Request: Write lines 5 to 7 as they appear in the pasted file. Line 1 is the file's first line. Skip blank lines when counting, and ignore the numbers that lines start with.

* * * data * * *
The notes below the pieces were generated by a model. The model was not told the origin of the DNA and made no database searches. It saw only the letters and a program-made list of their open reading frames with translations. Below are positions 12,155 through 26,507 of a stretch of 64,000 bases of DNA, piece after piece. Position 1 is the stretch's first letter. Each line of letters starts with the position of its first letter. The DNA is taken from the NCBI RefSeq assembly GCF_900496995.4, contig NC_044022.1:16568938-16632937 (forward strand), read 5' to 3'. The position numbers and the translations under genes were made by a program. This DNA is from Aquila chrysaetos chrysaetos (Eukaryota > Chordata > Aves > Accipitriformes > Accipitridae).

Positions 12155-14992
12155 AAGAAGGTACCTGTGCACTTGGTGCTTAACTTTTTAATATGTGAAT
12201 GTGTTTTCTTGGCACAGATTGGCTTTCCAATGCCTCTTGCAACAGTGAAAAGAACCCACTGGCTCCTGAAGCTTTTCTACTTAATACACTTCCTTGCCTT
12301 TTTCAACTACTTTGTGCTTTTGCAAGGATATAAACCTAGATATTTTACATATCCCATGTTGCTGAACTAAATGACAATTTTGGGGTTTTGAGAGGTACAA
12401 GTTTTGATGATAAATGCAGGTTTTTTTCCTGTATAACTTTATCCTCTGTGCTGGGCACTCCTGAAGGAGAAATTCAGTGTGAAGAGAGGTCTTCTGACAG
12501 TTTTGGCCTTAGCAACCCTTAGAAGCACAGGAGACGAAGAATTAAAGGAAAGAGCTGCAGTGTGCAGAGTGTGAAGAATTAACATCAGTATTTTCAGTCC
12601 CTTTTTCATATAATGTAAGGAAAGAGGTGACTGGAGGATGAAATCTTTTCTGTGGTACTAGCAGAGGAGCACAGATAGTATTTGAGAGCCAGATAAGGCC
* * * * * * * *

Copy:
12301 TTTCAACTACTTTGTGCTTTTGCAAGGATATAAACCTAGATATTTTACATATCCCATGTTGCTGAACTAAATGACAATTTTGGGGTTTTGAGAGGTACAA
12401 GTTTTGATGATAAATGCAGGTTTTTTTCCTGTATAACTTTATCCTCTGTGCTGGGCACTCCTGAAGGAGAAATTCAGTGTGAAGAGAGGTCTTCTGACAG
12501 TTTTGGCCTTAGCAACCCTTAGAAGCACAGGAGACGAAGAATTAAAGGAAAGAGCTGCAGTGTGCAGAGTGTGAAGAATTAACATCAGTATTTTCAGTCC